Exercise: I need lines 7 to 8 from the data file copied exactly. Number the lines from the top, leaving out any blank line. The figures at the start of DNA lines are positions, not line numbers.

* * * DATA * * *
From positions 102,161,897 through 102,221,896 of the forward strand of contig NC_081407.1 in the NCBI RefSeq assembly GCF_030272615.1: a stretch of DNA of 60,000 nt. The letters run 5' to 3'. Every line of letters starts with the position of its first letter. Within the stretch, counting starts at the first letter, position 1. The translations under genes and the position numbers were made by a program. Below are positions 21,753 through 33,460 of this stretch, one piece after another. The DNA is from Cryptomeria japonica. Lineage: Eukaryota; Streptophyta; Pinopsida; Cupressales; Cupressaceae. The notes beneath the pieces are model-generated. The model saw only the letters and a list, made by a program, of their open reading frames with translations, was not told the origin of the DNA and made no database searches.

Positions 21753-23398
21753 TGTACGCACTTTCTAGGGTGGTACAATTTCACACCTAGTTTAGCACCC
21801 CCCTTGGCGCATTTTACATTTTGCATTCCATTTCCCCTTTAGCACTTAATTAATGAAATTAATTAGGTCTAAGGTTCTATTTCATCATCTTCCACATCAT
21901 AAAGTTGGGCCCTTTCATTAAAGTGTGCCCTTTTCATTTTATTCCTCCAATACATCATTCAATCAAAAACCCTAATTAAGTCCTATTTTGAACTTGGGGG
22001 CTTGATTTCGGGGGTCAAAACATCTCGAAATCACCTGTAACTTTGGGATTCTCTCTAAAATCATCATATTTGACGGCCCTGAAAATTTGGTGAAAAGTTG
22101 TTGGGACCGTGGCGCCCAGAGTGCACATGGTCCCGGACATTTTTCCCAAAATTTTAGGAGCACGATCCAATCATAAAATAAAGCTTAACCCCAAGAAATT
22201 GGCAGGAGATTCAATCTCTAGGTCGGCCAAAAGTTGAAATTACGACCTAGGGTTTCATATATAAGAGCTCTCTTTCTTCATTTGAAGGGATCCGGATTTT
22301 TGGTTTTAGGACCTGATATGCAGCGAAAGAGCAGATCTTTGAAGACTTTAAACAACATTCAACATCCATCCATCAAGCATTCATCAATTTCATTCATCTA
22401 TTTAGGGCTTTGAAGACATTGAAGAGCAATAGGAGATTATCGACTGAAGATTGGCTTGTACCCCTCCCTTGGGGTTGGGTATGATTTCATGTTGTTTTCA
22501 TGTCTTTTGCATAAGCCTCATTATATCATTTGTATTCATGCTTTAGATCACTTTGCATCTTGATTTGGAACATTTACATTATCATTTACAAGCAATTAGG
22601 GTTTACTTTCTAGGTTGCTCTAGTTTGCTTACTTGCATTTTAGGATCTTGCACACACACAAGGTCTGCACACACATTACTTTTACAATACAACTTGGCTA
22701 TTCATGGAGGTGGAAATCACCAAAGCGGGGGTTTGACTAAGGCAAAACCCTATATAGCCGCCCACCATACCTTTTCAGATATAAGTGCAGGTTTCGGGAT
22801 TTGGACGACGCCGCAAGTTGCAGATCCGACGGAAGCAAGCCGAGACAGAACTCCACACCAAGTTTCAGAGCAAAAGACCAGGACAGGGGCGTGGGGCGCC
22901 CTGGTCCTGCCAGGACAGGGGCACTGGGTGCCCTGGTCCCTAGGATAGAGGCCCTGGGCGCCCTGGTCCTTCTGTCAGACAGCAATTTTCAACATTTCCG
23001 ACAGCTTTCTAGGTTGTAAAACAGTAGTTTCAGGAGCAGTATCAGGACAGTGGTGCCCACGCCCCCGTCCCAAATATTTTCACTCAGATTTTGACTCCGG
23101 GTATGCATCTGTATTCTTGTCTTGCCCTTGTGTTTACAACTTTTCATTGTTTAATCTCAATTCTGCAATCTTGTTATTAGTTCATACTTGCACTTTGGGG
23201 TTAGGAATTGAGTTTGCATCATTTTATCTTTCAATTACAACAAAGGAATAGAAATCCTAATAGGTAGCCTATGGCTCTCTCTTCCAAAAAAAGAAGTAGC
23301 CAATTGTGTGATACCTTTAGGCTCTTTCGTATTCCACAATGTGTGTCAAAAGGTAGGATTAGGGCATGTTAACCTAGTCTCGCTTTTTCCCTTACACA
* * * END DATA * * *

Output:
22101 TTGGGACCGTGGCGCCCAGAGTGCACATGGTCCCGGACATTTTTCCCAAAATTTTAGGAGCACGATCCAATCATAAAATAAAGCTTAACCCCAAGAAATT
22201 GGCAGGAGATTCAATCTCTAGGTCGGCCAAAAGTTGAAATTACGACCTAGGGTTTCATATATAAGAGCTCTCTTTCTTCATTTGAAGGGATCCGGATTTT